“There will always be a need for locksmiths, but for the industry to grow and locksmiths to be seen as the security professionals they are, they will need to adapt to a changing marketplace,” says Glen Davies, learning leader with dormakaba. “This includes going beyond the norms of working with mechanical hardware, electronic access control, alarms and video systems. It now includes low-energy operators, touch-free access devices and the electromechanical door hardware that works in conjunction with these systems.”

Government Regulations

The rise of the Novel Coronavirus in late 2019 triggered a law passed on a state-by-state basis in the early to mid-2000s. This legislation, the Model State Emergency Health Powers Act, called for a laundry list of precautions designed to assure that as few people as possible suffered the potential effects of a deadly infectious disease, such as COVID-19.

Social distancing, sheltering in place, masks, vaccinations and much more are the ultimate result of mandates set in motion by today’s health officials who, by virtue of the above legislation, are given enormous power over state governments. The direct result of all this has been the accelerated development of hands-free access.

“Since the early days of the pandemic, we’ve seen individuals opting for solutions that involve less hands-on operation to prevent the spread of germs,” Sweet says. “This has led many to seek out automatic hands-free solutions at both the exterior and interior doors.”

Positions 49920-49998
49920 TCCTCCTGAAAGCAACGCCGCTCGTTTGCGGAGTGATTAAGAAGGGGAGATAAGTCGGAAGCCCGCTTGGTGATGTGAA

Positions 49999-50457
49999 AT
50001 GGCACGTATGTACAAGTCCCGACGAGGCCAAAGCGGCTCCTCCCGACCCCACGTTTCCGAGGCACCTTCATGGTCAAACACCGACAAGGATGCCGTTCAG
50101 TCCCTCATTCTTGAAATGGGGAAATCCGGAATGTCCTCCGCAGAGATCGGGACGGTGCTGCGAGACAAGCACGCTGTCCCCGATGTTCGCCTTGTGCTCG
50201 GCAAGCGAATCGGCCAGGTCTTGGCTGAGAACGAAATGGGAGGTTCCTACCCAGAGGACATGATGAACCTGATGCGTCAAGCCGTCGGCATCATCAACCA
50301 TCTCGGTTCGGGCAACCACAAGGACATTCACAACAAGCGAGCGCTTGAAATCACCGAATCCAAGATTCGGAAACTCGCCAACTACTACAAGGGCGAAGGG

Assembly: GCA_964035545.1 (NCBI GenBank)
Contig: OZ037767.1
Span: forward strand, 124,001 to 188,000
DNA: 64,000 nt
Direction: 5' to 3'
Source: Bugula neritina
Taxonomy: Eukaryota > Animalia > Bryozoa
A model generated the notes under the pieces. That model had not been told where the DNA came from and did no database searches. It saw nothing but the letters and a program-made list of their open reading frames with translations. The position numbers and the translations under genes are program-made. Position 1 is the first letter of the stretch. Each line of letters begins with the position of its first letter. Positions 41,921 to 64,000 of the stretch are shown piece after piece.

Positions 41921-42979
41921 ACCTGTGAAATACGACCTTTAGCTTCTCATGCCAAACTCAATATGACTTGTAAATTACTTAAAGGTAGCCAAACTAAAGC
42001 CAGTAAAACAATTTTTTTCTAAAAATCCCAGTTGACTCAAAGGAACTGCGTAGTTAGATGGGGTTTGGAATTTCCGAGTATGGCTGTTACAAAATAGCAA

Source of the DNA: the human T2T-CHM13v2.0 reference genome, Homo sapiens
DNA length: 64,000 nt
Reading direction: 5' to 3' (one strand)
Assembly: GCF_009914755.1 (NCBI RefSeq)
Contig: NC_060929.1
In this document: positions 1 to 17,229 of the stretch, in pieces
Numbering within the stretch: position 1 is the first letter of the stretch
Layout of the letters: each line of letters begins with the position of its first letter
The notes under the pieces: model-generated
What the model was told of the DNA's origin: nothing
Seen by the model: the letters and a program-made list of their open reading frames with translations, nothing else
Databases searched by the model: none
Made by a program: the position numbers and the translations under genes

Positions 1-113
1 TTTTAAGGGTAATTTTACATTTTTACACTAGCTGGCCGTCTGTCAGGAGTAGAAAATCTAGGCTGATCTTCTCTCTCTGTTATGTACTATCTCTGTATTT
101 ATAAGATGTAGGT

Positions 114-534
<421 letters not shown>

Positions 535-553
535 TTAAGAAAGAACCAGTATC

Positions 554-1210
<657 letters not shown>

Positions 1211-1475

To fight the current pandemic, access control manufacturers have explored ways to minimize physical exposure to virus-laden surfaces, such as door handles, locks and other surfaces by otherwise healthy individuals. The result is a collection of hands-free products that locksmiths can put to use to assist clients during this difficult time. 

As we look around the nation, we find a hodgepodge of rules and assumed regulations with regard to what businesses can and can’t do. Even when those who own these businesses do what they’re told, they’re still subject to a shutdown when health officials test and discover that an employee has or had COVID-19.

Obviously, it’s in the best interest of business owners to meet these challenges by using as many hands-free devices as possible. So, the first and most important part of this effort involves public entrances. 

“In the summertime, people prop doors open so people don’t have to touch doors. So, it’s not a big deal in warm weather,” says Nick Markowitz, owner of Markowitz Electric & Integration of Verona, Pennsylvania. “But now that it’s wintertime, they don't want anyone to touch the doors. I’ve seen an increase in the amount of technology that making doors automatically open and the use of small buttons that cause a door to [automatically] open.”

Wireless/RFID Solutions